Third Don Crossing

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Third Don Crossing

The Third Don Crossing is a new bridge planned for the River Don in Aberdeen. The last two local councils have been elected with this new crossing high on their manifesto of promises. With the development a flagship policy the people living near to the proposed route feel their voices and planning concerns never had a chance to be heard.

The bridge has been mooted since the 1970’s but in 2006 a Scottish Government Reporter recommended the development be removed from the local plan. Since then however the council have continued to support the bridge development to ease traffic congestion and provide access to the city centre for 7,000 new houses planned to the north of the city. In March 2010 the council granted permission for the crossing through Tillydrone, one of the poorest areas of Aberdeen.

What has been the role of local people?

The community councils and residents around the proposed bridge have been involved in consultations over many years and are campaigning to stop the bridge under the Donside Crossing Communities Alliance.

They argue from local experience that the bridge will not solve traffic congestion but just bring more cars into the city centre and move congestion inwards. They have proposed alternative plans to speed cars around the centre including a flyover for a congested major roundabout.

They also argue the bridge will increase traffic and pollution to an unacceptable level and sever the Tillydrone community in half; all for the benefit of wealthier areas to the north where the new housing is planned.

Resident’s feel like they have been sidelined. They felt they were “on our own” when campaigning and not supported by political representatives.

During Planing Democracy’s visit to Tillydrone people pointed out they were unpaid volunteers who were expected to participate in a system where other the stakeholders were paid professionals.

They said there was “no time to draw breath with structural plans, the local development plans and then application” in quick succession and that “Neighbourhood Community Action Plans, which then just disappeared, took the attention away from structure plans and local plans”. There was “so much information – we can’t cope”.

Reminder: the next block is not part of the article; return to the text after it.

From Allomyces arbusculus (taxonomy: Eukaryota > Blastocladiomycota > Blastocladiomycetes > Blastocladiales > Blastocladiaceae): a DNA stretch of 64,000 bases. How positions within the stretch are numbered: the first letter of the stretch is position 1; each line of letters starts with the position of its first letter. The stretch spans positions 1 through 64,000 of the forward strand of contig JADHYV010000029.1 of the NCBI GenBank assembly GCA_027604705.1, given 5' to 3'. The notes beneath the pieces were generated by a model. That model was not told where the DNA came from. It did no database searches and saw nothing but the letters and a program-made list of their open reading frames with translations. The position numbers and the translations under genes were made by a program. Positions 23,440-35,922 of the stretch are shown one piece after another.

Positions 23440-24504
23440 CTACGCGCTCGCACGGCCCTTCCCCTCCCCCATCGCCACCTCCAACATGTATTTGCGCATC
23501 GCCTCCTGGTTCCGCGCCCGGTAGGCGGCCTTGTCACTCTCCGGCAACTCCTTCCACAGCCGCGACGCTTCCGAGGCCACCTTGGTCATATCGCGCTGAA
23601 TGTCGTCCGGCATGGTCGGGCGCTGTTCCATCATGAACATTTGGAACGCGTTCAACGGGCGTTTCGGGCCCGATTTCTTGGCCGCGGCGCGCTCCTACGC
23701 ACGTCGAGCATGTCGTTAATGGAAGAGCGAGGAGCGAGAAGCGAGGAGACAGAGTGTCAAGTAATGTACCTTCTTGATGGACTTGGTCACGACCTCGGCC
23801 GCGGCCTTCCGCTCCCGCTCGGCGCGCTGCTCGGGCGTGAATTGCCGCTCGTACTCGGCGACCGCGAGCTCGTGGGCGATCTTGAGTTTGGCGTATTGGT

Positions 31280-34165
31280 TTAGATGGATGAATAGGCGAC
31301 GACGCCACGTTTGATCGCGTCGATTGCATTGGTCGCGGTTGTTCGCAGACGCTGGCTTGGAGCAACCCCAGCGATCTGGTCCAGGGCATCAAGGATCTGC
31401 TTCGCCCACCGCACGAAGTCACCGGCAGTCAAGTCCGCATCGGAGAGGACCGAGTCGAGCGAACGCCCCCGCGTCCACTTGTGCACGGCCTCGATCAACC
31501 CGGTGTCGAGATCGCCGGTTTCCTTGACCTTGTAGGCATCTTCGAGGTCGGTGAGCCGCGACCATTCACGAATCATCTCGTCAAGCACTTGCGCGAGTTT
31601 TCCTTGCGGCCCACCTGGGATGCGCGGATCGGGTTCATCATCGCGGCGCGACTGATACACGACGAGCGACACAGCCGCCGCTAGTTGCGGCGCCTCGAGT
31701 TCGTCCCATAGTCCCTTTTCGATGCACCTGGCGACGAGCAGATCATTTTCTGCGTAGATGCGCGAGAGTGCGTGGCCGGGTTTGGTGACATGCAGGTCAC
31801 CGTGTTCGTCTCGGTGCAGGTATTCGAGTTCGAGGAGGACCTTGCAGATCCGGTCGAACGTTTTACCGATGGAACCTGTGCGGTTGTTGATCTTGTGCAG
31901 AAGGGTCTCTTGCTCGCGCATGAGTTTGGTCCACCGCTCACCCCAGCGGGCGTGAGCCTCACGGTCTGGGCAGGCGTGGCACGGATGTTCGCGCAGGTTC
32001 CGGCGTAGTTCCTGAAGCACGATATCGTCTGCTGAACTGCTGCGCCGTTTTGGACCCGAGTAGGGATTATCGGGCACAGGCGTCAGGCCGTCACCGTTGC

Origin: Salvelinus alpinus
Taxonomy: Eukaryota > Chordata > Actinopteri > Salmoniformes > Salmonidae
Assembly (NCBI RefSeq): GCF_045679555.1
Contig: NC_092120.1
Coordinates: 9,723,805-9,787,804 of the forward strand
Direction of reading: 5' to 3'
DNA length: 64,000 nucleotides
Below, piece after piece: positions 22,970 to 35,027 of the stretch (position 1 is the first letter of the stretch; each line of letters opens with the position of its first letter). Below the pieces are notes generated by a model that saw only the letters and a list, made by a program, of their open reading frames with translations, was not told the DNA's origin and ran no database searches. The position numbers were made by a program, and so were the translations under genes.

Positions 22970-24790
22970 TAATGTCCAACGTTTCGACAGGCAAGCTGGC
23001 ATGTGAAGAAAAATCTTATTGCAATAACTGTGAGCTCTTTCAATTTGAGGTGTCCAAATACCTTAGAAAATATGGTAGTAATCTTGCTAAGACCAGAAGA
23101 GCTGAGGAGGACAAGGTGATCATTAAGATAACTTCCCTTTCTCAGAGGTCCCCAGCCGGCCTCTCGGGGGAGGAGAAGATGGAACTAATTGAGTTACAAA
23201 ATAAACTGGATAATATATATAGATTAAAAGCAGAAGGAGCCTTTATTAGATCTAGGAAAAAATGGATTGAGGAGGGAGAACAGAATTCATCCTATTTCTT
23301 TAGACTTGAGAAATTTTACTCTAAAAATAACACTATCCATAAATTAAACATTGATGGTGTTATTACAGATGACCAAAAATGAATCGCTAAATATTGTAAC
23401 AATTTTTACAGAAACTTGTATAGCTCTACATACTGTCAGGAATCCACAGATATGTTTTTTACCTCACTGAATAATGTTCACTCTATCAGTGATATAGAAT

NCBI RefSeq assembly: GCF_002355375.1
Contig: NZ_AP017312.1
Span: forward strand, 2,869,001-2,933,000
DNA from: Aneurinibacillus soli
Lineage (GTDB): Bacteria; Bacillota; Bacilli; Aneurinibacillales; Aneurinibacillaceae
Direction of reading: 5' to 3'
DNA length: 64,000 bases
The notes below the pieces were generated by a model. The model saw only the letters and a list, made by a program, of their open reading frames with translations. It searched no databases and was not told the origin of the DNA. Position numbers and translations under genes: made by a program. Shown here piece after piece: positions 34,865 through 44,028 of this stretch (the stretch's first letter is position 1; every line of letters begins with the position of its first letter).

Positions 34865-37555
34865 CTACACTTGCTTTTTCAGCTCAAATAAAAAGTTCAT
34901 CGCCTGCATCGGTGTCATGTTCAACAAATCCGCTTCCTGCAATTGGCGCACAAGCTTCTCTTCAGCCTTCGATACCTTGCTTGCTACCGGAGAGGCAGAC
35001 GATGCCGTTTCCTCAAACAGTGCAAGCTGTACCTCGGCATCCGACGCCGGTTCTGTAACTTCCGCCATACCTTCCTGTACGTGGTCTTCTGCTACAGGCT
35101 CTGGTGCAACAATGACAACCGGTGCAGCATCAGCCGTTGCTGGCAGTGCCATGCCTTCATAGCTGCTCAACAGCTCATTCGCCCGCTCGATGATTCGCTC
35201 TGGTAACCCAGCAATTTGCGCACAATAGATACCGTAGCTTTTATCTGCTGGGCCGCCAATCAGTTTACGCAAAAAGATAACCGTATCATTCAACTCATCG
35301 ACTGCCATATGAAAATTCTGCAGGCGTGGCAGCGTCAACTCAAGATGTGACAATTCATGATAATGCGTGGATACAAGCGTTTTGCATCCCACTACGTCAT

Residents participated in the structure, local and application consultations but feel like the major decisions had already been taken. Not least because the bridge was a flagship policy for the ruling political party. One resident said the process was “political manoeuvrings, not planning!

They called for the Government to ‘call in’ the project and decide the application centrally. People felt that taking the decision “outside the castle walls”of the local authority was the only way to ensure local politics were kept out and planning considerations were given priority.

A ‘call in’ did not happen however and the bridge was given the green-light in March 2010 by Aberdeen Council. The development requires the ‘compulsory purchase’ of land that’s part of 60 people’s properties and sections of registered common good land.

Objections to these compulsory purchases from local residents have triggered external scrutiny via a public local inquiry that was heard on 29th November in Tillydrone. When the decision is made we will publish an update.

Politics in planning?

Is politics in planning a problem? Though they may involve a technical element, planning decisions are also always highly political, raising value-laden questions about the kind of places we want to live in now and in the future.

To make good decisions in this political sphere there needs to be debate on equal terms. Inequalities of access to various resources and power needs to be challenged to provide a level playing field between stakeholders. And at the start of this debate the outcome cannot already be decided, the participants have to be able and willing to change.

Clearly local authorities need to be able to support good infrastructure projects and plan the future of their area but the best plans are influenced from the bottom up as well as from top down. In Aberdeen and Tillydrone it seems inequality rules and bottom-up influence is being trumped again.

 


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